F) MLK, Jr. also faced criticism from members of the black nationalist movement, including its most dynamic public spokesman during that time, Malcolm X. This video contains clips from interviews with MLK, Jr. and Malcolm X stitched together in the form of a “debate” the two were indirectly engaged with each other through the press before Malcolm X was gunned down:
G) MLK, Jr. is sometimes criticized for advocating “black pride” based on the video I mention here. But in truth, he was advocating that African-Americans develop ENOUGH ethnic/cultural pride to simply gather the emotional strength to fight for EQUAL rights with other Americans. And to encourage that — because his fellow “black” Americans had been fed so many lies about there worth as human beings by the degrading racial language and laws in our country, MLK, Jr. gave this speech to a group of his fellow African-Americans:
H) While the Civil Rights Acts of 1964 changed key aspects of civil rights for African-Americans in the US, deep racism against blacks regarding economic opportunities was still endemic in American society in the latter half of the 1960’s. In his ongoing struggle to address this issue, MLK, Jr. gave what is now known as the “We Shall Overcome” speech during his last sermon on Sunday, March 31, 1968. This video contains the most memorable and stirring portions of that speech:
I) A few days after he gave the “We Shall Overcome” sermon, MLK, Jr. gave his last public speech on April 3, 1968 that prophetically predicted his untimely death by assasination the following day. This video contains the most memorable portion of that speech:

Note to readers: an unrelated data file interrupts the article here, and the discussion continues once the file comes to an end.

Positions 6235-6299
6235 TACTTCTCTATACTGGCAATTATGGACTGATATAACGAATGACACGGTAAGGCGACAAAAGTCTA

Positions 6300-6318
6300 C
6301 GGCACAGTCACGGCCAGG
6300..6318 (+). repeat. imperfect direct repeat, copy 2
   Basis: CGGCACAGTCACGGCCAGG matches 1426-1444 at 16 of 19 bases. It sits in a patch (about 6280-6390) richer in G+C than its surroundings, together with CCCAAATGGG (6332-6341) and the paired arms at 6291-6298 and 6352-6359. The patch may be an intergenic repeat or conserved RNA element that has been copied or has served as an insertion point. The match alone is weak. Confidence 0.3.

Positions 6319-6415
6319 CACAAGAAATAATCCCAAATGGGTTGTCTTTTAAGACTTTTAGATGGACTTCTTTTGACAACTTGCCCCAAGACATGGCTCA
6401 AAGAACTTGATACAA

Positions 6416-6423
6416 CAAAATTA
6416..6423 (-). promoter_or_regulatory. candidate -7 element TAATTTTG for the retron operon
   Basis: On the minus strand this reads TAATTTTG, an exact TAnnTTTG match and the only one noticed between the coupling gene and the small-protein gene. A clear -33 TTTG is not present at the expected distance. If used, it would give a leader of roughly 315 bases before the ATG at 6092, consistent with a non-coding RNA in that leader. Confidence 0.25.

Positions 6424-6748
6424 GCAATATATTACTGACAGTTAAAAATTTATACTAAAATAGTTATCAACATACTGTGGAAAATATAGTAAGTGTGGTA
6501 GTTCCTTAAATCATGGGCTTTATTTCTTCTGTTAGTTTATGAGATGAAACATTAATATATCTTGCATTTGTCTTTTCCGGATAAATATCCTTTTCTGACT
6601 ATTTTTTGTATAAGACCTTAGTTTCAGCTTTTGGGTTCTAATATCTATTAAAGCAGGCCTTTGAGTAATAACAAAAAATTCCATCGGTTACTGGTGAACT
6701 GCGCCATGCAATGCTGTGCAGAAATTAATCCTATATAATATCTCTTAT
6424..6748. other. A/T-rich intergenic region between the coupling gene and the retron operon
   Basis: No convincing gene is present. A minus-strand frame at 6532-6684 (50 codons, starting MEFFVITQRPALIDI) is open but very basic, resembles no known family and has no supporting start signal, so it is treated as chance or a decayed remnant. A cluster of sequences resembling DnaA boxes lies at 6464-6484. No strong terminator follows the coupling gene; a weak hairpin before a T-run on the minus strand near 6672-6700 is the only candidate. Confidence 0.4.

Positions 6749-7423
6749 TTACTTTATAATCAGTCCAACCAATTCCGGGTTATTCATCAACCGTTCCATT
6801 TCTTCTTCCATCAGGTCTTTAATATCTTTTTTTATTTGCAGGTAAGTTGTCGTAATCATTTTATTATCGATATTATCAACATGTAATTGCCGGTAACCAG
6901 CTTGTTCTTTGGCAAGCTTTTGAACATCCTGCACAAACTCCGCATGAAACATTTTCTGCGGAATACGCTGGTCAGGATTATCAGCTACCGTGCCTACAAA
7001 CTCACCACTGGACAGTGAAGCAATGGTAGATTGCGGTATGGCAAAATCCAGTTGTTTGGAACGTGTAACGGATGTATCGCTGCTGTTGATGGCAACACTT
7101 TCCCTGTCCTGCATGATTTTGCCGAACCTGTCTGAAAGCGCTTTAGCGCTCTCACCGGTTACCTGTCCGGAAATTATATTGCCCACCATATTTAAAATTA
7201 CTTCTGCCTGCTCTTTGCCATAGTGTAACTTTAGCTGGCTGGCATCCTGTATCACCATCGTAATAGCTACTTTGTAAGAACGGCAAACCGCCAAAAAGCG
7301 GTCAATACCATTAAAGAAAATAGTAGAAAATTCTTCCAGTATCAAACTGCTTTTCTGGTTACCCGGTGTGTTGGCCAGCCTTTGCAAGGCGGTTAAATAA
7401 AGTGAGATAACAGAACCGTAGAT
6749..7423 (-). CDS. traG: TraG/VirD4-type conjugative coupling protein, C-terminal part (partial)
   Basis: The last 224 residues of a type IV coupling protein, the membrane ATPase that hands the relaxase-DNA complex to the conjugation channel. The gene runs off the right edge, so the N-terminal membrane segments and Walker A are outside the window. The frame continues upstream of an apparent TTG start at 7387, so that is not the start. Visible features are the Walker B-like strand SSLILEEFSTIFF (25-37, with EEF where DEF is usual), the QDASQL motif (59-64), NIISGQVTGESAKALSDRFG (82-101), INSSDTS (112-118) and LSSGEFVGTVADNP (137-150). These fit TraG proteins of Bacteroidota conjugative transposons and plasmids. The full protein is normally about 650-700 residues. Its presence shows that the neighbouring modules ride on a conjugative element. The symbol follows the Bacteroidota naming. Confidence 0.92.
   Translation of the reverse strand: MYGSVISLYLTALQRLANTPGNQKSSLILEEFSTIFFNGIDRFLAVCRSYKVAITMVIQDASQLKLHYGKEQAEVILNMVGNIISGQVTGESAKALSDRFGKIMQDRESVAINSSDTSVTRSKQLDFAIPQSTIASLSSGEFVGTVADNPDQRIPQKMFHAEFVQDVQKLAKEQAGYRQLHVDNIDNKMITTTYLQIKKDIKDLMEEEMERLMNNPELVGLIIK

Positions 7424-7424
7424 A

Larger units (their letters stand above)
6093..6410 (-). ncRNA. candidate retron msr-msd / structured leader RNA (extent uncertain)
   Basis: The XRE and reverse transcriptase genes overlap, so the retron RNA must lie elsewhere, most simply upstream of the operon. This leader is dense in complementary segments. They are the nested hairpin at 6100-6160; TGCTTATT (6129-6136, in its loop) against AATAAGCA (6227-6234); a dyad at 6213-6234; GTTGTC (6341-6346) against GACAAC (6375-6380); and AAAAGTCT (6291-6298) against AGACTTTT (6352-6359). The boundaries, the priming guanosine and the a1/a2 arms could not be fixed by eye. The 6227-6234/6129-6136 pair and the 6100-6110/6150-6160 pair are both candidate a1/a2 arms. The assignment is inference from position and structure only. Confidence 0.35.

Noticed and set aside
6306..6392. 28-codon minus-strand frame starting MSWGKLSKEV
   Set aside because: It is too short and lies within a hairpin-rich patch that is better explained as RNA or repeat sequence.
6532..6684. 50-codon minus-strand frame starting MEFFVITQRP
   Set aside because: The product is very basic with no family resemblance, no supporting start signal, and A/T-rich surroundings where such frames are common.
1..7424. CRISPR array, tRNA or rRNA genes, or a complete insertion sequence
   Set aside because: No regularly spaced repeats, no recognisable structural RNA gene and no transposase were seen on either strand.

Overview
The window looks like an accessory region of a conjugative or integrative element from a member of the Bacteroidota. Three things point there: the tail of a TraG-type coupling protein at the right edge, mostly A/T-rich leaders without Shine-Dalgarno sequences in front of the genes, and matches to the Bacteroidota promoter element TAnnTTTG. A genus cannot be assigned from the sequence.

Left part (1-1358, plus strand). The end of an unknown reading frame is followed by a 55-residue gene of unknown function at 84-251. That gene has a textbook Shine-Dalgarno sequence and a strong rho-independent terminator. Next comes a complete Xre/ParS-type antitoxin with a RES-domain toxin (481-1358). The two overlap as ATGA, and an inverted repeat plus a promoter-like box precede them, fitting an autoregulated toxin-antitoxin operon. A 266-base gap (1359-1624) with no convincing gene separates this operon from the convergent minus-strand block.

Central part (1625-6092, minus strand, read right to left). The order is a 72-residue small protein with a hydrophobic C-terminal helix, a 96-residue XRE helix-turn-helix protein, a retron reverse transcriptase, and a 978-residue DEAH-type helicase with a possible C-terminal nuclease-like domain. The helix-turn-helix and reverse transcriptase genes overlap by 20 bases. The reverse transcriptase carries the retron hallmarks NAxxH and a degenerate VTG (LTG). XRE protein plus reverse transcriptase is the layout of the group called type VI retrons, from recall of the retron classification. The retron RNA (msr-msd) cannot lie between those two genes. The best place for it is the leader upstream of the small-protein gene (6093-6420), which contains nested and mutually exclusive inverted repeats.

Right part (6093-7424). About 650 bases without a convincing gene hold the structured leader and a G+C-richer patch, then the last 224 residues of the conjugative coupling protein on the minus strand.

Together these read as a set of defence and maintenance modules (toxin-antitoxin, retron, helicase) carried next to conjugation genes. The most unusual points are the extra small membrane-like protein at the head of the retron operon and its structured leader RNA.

J) On the evening that MLK, Jr. was assassinated, Robert F. Kennedy gave a speech to a crowd of mostly poor African-American supporters in inner city Indianapolis in which he announced King’s death, the manner of the death, and counseled his about how to react to this news as King would like want them to. Of the major cities in the US with large black populations, only Indianapolis was spared from the riots that ensued in the days following news of MLK’s death. This video contains that speech with a montage of memorable photos from the period:
To close this stream of thought for this entry, I leave you with a chance to hear a song that often brings cleansing tears streaming down my face when I listened to it — several times, in fact. Because it reminds me of how my fears for too long kept me from seeing the humanity in others beyond what they looked like, what community or country they came from, what religion or none that they declare themselves members of. Or simply what opinions they had.
But also because Dr. King’s life example and words, driven by his deeply passionate belief in the humanity of all of us, is referenced in this rendition of that song. Which helped me so much to realize this about myself, as well as spur me on to grow beyond it. For which I am ever so grateful. And will be for the remainder of my own days.
So give a listen to a song that speaks to the heart of the issue for all of us, as human beings:
We Shall OvercomeAnd thank you for taking the time to so.
The Tightwire Guy